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Home / Science / Musical training creates brain areas responsible for synchronizing rhythm and behavior

Musical training creates brain areas responsible for synchronizing rhythm and behavior



Drummers and brass can better judge the timing of visual stimuli than members of the Color Guard, as evidenced by a naturalistic study by the world-class Drum Corps Bluecoats in eNeuro . This counterintuitive finding extends previous research demonstrating superior sensory learning and memory through cross-training of the audiovisual and visual systems of the brain.

In a five-week intensive spring training program, Nestor Matthews and colleagues compared the skills of young adults Bluecoat Percussionists, brass, and color guards to determine the sequence of moving stimuli mimicking the color guard's visual displays. This study design allowed researchers to examine the effects of musical and visual training on visual timing, controlling their experience and knowledge.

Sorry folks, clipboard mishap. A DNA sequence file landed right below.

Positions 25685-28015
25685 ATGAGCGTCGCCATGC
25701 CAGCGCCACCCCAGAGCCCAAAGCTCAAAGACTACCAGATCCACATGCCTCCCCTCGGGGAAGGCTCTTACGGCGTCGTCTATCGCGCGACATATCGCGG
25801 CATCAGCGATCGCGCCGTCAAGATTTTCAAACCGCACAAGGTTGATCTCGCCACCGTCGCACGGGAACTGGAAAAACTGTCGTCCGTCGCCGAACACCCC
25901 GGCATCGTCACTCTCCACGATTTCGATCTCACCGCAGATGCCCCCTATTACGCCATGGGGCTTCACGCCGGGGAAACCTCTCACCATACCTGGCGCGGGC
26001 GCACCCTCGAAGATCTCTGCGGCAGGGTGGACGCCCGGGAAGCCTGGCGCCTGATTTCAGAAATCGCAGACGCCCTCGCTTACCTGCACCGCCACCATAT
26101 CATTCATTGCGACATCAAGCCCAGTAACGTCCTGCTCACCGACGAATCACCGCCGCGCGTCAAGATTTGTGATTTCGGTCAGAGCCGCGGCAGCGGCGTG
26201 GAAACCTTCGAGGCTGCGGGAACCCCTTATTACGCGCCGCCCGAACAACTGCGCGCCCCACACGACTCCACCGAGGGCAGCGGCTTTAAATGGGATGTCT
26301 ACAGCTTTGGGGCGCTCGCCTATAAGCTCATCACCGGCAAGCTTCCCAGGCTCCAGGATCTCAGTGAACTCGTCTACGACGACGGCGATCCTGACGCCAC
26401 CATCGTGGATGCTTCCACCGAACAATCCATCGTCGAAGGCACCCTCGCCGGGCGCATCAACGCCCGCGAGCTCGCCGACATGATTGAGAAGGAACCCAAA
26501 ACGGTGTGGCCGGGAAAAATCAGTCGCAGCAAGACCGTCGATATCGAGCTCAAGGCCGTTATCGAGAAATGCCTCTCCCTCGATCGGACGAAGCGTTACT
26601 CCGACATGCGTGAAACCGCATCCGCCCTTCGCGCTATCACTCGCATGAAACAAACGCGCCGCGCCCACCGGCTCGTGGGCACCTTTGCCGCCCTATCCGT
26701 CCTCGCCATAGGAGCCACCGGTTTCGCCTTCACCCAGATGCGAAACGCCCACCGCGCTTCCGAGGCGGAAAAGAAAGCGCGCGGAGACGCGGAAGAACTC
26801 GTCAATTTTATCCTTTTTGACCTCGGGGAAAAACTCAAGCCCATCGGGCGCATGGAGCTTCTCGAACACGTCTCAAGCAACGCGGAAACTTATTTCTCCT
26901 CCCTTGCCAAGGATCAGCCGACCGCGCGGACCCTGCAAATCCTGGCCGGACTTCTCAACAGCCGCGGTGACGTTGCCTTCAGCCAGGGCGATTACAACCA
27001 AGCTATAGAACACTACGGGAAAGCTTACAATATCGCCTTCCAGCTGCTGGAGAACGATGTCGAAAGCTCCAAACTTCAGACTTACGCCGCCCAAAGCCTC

The results show that percussionists do the job more accurately and faster than brass players who perform better. Along with findings from neuroimaging and brain stimulation research, this pattern suggests that musical training forms cortical areas responsible for synchronizing rhythm and behavior.


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